If you read one book by Gunnar, make it this one. Bonus: it’s in English.
Ignore the fact that the ravens look like seagulls overexposed against the sun, because, you know, maybe they are.
Raven 1: Hey! I heard that.
Shh. Here’s the plot: Two couples on a remote farm in the West Fjords (even today, it’s faster on a bicycle than a car, and a horse would be better, or a tunnel — that’s how remote the place is. It’s a good thing it’s beautiful.) run into a spot of trouble, that ends with two of them, a man and a woman, killing their spouses, who they have come to loathe, in order to be together. A lovely political allegory, with Nazi ties, which we will explore another day, that is based on a true Icelandic murder in the dark days of the past winters, before anti-depressants and solariums cheered all the Icelanders up a merry lot.
Gunnar, the Famous Writer
Still working on his cheerful look.
Pound’s solution for marrying the worlds of politics, commerce, lawyerliness and poetry was to write a poem, a lyrical entertainment, as that old way of thinking (poetry) had come to be known in the ‘modern’ world. Precisely, he hoped to write a poem that contained so many clear and innovative connections between history, mythology, literature, philosophy and economics that all thinking men and all men in government would have to read it, if they could hope to do their jobs well, or at all. Out of close to thirty years of that, he was writing stuff like this:
Imprisoned in the American Detention Centre in Pisa Italy in 1943 …
… Pound started his great Pisan Cantos on a sheet of toilet paper. When he won the inaugural Library of Congress Bollingen Prize for the completed sequence (among other things, mourning the death of his fascist heroes, and while still under a charge of treason, to boot), the common people of the United States were enraged (Mind you, that doesn’t really take much. It is a kind of quintessentially American entertainment that even Pound indulged in in his own way. Besides, they wanted romantic novels, not poetry.)
If Pound had only written this!
March 3, 1948
Definitely a missed opportunity, Ez.
The solution of post-modernist twentieth century writers, to embrace populism and effervescent, even contradictory and illogical points of view was not Pound’s way, and not Gunnar’s, either. That is actually quite understandable, given that the great populist politician of the time used to decorate his speeches like this:
Nuremberg Rally, 1934
Dangerous stuff. It was like shaking jars of nitroglycerine.
That is the plight of modernist writers even in countries or communities emerging into modernism today: they feel themselves the equals to kings, dictators, presidents, prime ministers and bridge engineers, yet all they are given to assert their practical status are tools that most people read as if they were the stuff of fairy tales and wall decoration.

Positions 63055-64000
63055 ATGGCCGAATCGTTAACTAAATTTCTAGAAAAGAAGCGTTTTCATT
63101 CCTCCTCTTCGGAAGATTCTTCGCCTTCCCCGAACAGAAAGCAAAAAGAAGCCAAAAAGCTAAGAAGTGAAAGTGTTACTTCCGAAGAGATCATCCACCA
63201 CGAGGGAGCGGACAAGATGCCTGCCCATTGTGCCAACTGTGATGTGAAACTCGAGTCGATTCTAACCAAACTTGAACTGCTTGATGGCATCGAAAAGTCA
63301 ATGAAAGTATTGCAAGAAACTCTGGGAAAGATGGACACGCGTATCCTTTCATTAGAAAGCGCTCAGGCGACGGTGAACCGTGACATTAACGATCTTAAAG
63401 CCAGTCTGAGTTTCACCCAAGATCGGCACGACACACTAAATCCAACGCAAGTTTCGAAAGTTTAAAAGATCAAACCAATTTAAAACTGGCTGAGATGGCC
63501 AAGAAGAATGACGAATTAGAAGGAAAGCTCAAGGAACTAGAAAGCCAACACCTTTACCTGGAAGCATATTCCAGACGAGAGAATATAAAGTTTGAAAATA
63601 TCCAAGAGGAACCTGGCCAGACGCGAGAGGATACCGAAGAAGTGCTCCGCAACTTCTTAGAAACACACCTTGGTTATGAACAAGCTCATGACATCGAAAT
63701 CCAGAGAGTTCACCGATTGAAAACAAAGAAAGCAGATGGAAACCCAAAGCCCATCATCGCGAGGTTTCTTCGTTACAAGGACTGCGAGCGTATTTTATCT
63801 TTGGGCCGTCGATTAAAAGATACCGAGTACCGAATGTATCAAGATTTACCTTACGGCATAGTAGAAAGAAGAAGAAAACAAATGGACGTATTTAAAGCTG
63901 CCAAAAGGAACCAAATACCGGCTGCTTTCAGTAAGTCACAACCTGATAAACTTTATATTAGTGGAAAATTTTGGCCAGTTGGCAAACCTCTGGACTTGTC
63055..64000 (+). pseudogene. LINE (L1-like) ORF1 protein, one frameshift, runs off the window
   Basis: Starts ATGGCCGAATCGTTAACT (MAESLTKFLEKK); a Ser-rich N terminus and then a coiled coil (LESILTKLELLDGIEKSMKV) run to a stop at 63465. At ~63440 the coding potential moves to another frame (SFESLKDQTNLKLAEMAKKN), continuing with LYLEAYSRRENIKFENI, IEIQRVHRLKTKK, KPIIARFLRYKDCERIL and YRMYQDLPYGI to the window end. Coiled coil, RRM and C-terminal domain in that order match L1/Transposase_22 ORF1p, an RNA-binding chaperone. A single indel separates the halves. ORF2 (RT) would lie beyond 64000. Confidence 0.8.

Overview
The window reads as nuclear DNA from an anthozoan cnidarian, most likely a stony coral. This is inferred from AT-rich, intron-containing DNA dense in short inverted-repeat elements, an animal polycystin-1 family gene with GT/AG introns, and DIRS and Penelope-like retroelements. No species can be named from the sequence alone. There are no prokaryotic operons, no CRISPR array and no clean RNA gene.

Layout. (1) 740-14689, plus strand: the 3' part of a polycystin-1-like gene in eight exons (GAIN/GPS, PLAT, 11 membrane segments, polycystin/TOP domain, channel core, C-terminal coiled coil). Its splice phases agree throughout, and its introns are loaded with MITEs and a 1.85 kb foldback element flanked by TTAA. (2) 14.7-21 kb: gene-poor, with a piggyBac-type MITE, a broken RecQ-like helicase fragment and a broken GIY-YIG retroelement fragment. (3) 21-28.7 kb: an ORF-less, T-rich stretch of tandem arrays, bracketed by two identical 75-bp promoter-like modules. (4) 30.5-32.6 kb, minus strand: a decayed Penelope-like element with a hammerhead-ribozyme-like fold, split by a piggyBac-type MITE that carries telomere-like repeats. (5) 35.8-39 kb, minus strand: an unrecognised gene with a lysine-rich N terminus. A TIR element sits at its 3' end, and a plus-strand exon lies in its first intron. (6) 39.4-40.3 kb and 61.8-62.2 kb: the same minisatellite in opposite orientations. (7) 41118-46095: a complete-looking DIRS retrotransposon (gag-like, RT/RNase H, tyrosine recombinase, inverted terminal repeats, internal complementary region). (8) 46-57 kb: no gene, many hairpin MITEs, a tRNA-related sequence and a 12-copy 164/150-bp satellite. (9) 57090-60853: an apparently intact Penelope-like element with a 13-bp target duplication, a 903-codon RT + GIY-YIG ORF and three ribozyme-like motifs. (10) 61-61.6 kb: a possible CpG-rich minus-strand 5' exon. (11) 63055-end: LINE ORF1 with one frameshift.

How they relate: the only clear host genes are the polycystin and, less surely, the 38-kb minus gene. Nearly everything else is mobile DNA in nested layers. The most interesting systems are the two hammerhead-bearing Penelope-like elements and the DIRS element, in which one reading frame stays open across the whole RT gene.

The Lady of Shallot, by John William Waterhouse
In 1907, Gunnar left Iceland for Denmark. In 1908, Pound left the United States for London. Waterhouses’s painting above is the world of modernism, on a foundation of Nordic fantasy, that they stepped into. It took them into at first differing but then converging directions. It was out of beginnings like this that Pound and Gunnar tried to counter Nazisms own modernized (so to speak) versions of Nordic myth. Entire literary genres sprang up along these lines, including the great German genre of the country physician, which became a dominant art form of the German propaganda ministry during the Third Reich and lives on gloriously in German television soap opera (which played, by the way, a strong role in bringing down the Iron Curtain.) These things live on, I tell you!
What a mess the world can be for a modernist writer hoping for a bit more push and a bit less pull, though. The Swiss playwright, Friederich Dürrenmatt, who had toyed with Nazism when he was young and was wracked by guilt about it for the rest of his life, chose to deal with it by creating plays that were not dramas at all but trials, very bitterly funny trials, of his audience. He hoped to show every audience member his or her own guilt (Yes, Original Sin can be read into that. Dürrenmatt was the son of a pastor, after all — a Swiss pastor, and that means a lot.), and to leave them talking over the ethical dilemna of his plays in the coffee houses of Bern and Zürich, where they could eventually resolve them — not on the stage but in Swiss society itself. Pretty brilliant, really. He was of the generation following Gunnar’s, yet very much of Gunnar’s time and dealing with the issues from a culture and society remarkably similar in many ways to that of Iceland earlier in the century. Everyone was becoming modern, but no one knew the rules. The rulebook of God was more or less gone. It was left to the last holders of its traditions, novelists, of all things, to make a stab at rewriting it. Here’s one of Dürrenmatt’s attempts:
The Judge and His Hangman
One of Dürrenmatt’s comedic crime novel sermon adventure trial objects in a Cold War West German edition.
I hope you don’t mind my showing how Gunnar’s interests were actually central to his time and took place within a particular context, because it was that context he was responding to.
Raven 1: Get on with it. We’d rather you herded some sheep.
Raven 2: Yeah, isn’t it lambing time yet? There’s lots to eat at lambing time.